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Article: Aggregation kinetics of low density lipoproteins upon exposure to sphingomyelinase

TitleAggregation kinetics of low density lipoproteins upon exposure to sphingomyelinase
Authors
KeywordsAggregation
Dynamic light scattering
LDL
Mass action
Sphingomyelinase
Issue Date2004
PublisherAcademic Press. The Journal's web site is located at http://www.elsevier.com/locate/jcis
Citation
Journal Of Colloid And Interface Science, 2004, v. 279 n. 1, p. 109-116 How to Cite?
AbstractThe response-to-retention hypothesis in atherosclerosis states that subendothelial retention of cholesterol-rich, atherogenic lipoproteins is the central pathogenic event that is both necessary and sufficient to provoke lesion initiation in an otherwise normal artery. Sphingomyelinase-induced aggregation of low density lipoproteins (LDL) is known to facilitate LDL retention, and the only available measurements of LDL aggregates suggest LDL aggregate size is approximately 100 nm. This study investigates the hypothesis that LDL aggregate size is determined by the relative rates of sphingomyelinase hydrolysis and LDL collisions. Using a combination of dynamic light scattering and UV-vis absorbance spectroscopy to measure aggregation kinetics and particle sizes, a mass action model was developed to describe the aggregation process. It is found that LDL aggregation is sensitive to the relative amounts of sphingomyelinase and LDL and to pH. Model rate parameters were fit to experimental data in vitro and used to predict LDL aggregate sizes in vivo. The value of 100 nm in vivo does not appear to be fixed; rather, it is the value expected for the prevailing enzyme-to-LDL molar ratio. © 2004 Elsevier Inc. All rights reserved.
Persistent Identifierhttp://hdl.handle.net/10722/92512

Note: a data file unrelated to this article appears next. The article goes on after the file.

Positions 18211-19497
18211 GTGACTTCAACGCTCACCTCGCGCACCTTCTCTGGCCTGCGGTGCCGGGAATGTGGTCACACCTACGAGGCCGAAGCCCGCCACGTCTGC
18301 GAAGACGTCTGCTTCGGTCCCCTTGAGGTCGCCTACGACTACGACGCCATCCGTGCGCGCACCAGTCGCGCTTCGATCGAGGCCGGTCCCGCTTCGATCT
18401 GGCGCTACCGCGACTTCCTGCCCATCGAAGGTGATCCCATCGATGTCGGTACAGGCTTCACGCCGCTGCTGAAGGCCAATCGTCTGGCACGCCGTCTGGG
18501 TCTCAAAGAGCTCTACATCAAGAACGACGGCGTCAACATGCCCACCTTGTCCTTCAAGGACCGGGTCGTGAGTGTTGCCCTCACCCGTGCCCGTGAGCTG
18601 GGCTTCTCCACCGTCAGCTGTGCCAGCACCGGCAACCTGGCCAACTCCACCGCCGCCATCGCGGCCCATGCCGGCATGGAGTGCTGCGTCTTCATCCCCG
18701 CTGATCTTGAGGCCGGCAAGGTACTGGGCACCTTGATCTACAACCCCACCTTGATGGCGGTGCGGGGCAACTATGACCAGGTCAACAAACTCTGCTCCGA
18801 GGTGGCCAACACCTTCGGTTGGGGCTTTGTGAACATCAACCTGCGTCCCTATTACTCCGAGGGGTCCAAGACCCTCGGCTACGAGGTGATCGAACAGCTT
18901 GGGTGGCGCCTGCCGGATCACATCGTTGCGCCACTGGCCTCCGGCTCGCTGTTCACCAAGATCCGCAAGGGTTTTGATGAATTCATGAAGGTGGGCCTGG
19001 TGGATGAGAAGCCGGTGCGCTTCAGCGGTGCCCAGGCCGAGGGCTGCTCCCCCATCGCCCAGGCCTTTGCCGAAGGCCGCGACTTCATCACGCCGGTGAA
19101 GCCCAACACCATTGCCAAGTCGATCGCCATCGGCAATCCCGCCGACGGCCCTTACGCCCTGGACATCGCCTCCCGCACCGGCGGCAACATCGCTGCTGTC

ISSN
2015 Impact Factor: 3.782
2015 SCImago Journal Rankings: 1.126
ISI Accession Number ID
References

 

DC FieldValueLanguage
dc.contributor.authorGuarino, AJen_HK
dc.contributor.authorLee, SPen_HK
dc.contributor.authorTulenko, TNen_HK
dc.contributor.authorWrenn, SPen_HK
dc.date.accessioned2010-09-17T10:48:30Z-
dc.date.available2010-09-17T10:48:30Z-
dc.date.issued2004en_HK
dc.identifier.citationJournal Of Colloid And Interface Science, 2004, v. 279 n. 1, p. 109-116en_HK
dc.identifier.issn0021-9797en_HK
dc.identifier.urihttp://hdl.handle.net/10722/92512-
dc.description.abstractThe response-to-retention hypothesis in atherosclerosis states that subendothelial retention of cholesterol-rich, atherogenic lipoproteins is the central pathogenic event that is both necessary and sufficient to provoke lesion initiation in an otherwise normal artery. Sphingomyelinase-induced aggregation of low density lipoproteins (LDL) is known to facilitate LDL retention, and the only available measurements of LDL aggregates suggest LDL aggregate size is approximately 100 nm. This study investigates the hypothesis that LDL aggregate size is determined by the relative rates of sphingomyelinase hydrolysis and LDL collisions. Using a combination of dynamic light scattering and UV-vis absorbance spectroscopy to measure aggregation kinetics and particle sizes, a mass action model was developed to describe the aggregation process. It is found that LDL aggregation is sensitive to the relative amounts of sphingomyelinase and LDL and to pH. Model rate parameters were fit to experimental data in vitro and used to predict LDL aggregate sizes in vivo. The value of 100 nm in vivo does not appear to be fixed; rather, it is the value expected for the prevailing enzyme-to-LDL molar ratio. © 2004 Elsevier Inc. All rights reserved.en_HK
dc.languageengen_HK
dc.publisherAcademic Press. The Journal's web site is located at http://www.elsevier.com/locate/jcisen_HK
dc.relation.ispartofJournal of Colloid and Interface Scienceen_HK
dc.subjectAggregationen_HK
dc.subjectDynamic light scatteringen_HK
dc.subjectLDLen_HK
dc.subjectMass actionen_HK
dc.subjectSphingomyelinaseen_HK
dc.titleAggregation kinetics of low density lipoproteins upon exposure to sphingomyelinaseen_HK
dc.typeArticleen_HK
dc.identifier.emailLee, SP: sumlee@hku.hken_HK
dc.identifier.authorityLee, SP=rp01351en_HK
dc.description.naturelink_to_subscribed_fulltext-
dc.identifier.doi10.1016/j.jcis.2004.06.066en_HK
dc.identifier.pmid15380418-
dc.identifier.scopuseid_2-s2.0-4544321453en_HK
dc.relation.referenceshttp://www.scopus.com/mlt/select.url?eid=2-s2.0-4544321453&selection=ref&src=s&origin=recordpageen_HK
dc.identifier.volume279en_HK
dc.identifier.issue1en_HK
dc.identifier.spage109en_HK
dc.identifier.epage116en_HK
dc.identifier.isiWOS:000224708300012-
dc.publisher.placeUnited Statesen_HK
dc.identifier.scopusauthoridGuarino, AJ=7103082239en_HK
dc.identifier.scopusauthoridLee, SP=7601417497en_HK
dc.identifier.scopusauthoridTulenko, TN=7005077545en_HK
dc.identifier.scopusauthoridWrenn, SP=6603940041en_HK

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